SUN Hockey Pool

Busted campaign

ROBERT TYCHKOWSKI -- Sun Media

, Last Updated: 9:58 AM ET

Having already harvested Sam Gagner from last year's crop, the Edmonton Oilers can already call the 2007 NHL entry draft a smashing success. When you land a franchise player, as the 18-year-old Gagner seems destined to become, it's a great draft, no matter how the other guys you picked pan out.

But Edmonton's second pick last season wasn't a mere second rounder, it was 13th overall, leaving them in a unique position to score a double.

However, while everything Gagner touched turned to goals, the player they invested their second pick in, Alex Plante, found himself nursing a string of injuries while watching his season waste away to nothing.

It began with a charley horse at Oilers rookie camp and continued into his hard-luck season with the Calgary Hitmen.

"It started off with the charley horse, then the back injury, then a week and a half after I came back from the back, I had a concussion," said the six-foot-four, 225 pound blueliner, who was limited to 36 games, and wasn't all that effective when he came back.

"It was a bad luck year. I can't really go back and change it. I lost a lot of games, lost a lot of skating. It was very unfortunate.

"But you can't really change what happened," he continued. "It was very frustrating but hopefully it's over with now. The only thing I can do is look forward to next year. Hopefully next year's fortunes are a little bit better for me and I can stay away from that stuff."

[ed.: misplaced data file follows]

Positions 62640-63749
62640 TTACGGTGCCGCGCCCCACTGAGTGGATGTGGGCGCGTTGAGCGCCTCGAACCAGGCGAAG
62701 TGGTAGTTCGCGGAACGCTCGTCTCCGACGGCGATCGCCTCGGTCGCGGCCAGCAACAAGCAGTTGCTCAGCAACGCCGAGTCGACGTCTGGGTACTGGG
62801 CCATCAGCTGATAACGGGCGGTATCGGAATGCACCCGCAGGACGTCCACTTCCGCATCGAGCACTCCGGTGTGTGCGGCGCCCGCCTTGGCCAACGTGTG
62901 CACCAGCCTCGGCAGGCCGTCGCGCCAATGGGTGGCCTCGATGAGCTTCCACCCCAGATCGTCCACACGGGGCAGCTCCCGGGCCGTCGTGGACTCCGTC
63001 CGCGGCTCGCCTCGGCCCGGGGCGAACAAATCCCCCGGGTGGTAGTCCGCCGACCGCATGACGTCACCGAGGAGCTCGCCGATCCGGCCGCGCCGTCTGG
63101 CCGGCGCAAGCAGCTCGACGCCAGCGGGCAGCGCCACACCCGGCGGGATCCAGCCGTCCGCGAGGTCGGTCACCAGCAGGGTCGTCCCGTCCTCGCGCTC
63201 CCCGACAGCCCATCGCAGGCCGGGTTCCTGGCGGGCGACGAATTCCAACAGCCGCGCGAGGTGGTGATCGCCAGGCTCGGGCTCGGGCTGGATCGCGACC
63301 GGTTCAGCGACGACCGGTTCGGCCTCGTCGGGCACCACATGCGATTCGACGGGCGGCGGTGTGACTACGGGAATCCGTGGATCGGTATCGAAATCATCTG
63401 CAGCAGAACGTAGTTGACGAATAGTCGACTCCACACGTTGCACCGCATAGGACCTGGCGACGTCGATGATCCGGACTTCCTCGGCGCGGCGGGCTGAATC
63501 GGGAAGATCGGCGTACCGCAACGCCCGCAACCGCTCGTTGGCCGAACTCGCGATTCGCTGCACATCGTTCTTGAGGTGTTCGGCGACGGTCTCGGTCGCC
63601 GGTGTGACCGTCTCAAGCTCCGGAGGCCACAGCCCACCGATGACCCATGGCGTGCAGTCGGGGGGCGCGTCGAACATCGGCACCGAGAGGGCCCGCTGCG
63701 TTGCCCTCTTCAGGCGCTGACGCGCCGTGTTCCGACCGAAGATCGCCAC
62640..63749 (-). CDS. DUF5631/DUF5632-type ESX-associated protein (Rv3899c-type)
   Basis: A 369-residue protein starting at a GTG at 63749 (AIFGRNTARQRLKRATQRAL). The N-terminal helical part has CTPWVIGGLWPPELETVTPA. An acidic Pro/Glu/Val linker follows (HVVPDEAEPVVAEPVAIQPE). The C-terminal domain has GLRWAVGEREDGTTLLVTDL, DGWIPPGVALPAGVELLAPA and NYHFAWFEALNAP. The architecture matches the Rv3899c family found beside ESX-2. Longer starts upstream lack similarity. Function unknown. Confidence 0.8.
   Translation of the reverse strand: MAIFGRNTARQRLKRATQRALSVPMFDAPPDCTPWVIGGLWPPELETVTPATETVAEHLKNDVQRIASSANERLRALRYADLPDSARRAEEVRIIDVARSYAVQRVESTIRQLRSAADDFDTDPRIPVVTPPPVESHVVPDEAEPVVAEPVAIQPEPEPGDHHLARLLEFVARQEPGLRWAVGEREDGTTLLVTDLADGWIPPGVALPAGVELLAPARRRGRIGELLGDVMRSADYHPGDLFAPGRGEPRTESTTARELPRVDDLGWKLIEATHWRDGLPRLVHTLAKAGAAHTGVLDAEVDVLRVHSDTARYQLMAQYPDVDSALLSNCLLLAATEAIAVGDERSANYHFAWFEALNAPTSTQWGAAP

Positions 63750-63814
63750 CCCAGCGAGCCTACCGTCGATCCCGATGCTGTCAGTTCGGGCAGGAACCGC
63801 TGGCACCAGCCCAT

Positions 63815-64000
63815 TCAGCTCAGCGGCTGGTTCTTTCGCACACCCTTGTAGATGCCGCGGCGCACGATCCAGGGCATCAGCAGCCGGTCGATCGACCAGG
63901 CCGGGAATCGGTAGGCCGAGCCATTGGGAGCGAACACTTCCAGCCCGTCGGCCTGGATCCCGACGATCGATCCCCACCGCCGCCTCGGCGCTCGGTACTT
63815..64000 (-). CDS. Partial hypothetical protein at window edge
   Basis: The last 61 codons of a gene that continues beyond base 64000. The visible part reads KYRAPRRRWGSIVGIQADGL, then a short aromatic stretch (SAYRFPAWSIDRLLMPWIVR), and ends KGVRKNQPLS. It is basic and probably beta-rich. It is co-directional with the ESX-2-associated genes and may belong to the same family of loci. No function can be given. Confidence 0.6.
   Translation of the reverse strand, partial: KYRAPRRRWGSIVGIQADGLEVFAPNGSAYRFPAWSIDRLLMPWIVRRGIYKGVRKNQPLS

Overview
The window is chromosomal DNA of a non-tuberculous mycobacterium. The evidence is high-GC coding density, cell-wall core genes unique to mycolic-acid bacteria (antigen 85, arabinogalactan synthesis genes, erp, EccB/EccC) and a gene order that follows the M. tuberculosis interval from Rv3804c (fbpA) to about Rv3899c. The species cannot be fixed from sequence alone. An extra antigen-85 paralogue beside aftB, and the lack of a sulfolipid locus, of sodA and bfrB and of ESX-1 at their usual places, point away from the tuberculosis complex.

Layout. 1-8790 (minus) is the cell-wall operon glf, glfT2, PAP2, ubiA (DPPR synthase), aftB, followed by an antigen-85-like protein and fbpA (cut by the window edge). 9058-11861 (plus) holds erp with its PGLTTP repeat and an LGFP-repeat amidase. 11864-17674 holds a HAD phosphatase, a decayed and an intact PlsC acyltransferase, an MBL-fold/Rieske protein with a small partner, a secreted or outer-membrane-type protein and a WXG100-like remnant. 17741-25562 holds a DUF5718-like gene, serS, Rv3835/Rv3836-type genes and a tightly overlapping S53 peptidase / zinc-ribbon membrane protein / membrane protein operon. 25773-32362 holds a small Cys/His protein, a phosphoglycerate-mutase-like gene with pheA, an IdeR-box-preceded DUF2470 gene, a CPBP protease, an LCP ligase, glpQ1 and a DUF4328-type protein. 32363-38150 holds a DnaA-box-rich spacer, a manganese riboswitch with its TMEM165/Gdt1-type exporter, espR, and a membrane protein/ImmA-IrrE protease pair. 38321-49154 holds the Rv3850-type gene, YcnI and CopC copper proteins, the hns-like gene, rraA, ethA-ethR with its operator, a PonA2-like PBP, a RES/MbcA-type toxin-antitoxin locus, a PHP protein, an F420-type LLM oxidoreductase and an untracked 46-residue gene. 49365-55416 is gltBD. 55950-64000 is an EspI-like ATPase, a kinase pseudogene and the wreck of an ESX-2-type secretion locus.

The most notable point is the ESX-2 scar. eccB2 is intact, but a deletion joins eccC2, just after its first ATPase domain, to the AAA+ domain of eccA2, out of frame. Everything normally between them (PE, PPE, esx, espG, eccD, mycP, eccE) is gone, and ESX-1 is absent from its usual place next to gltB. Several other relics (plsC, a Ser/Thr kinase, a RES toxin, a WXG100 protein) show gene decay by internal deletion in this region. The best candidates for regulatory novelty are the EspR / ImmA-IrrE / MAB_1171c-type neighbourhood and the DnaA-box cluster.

So do the Oilers, who are hoping Plante can put the injuries behind him and make up for all the lost time.

"Last year was almost a write-off for him," said vice president of hockey operations Kevin Prendergast.

"But he's come a long way from the end of the season. Mentally, he's over what happened and he's applied himself really hard this summer. He's got definition to his body now, he's getting stronger."

Plante, who'll return to the Hitmen this season, understands he almost has to start from scratch again to prove he isn't a busted pick.

"Absolutely," he said. "When you miss that much hockey it's never good for your development, but I want to show that I'm still capable, still learning, still developing."

The Oilers still believe he can be a towering force.

"He's 225 right now and there's nothing to him. He could conceivably go to 235, 240," said Prendergast. "It'll be a big year for him in junior, but he knows what he's up against. He's aware of how uphill the battle is going to be. But he's committed to going in the right direction."


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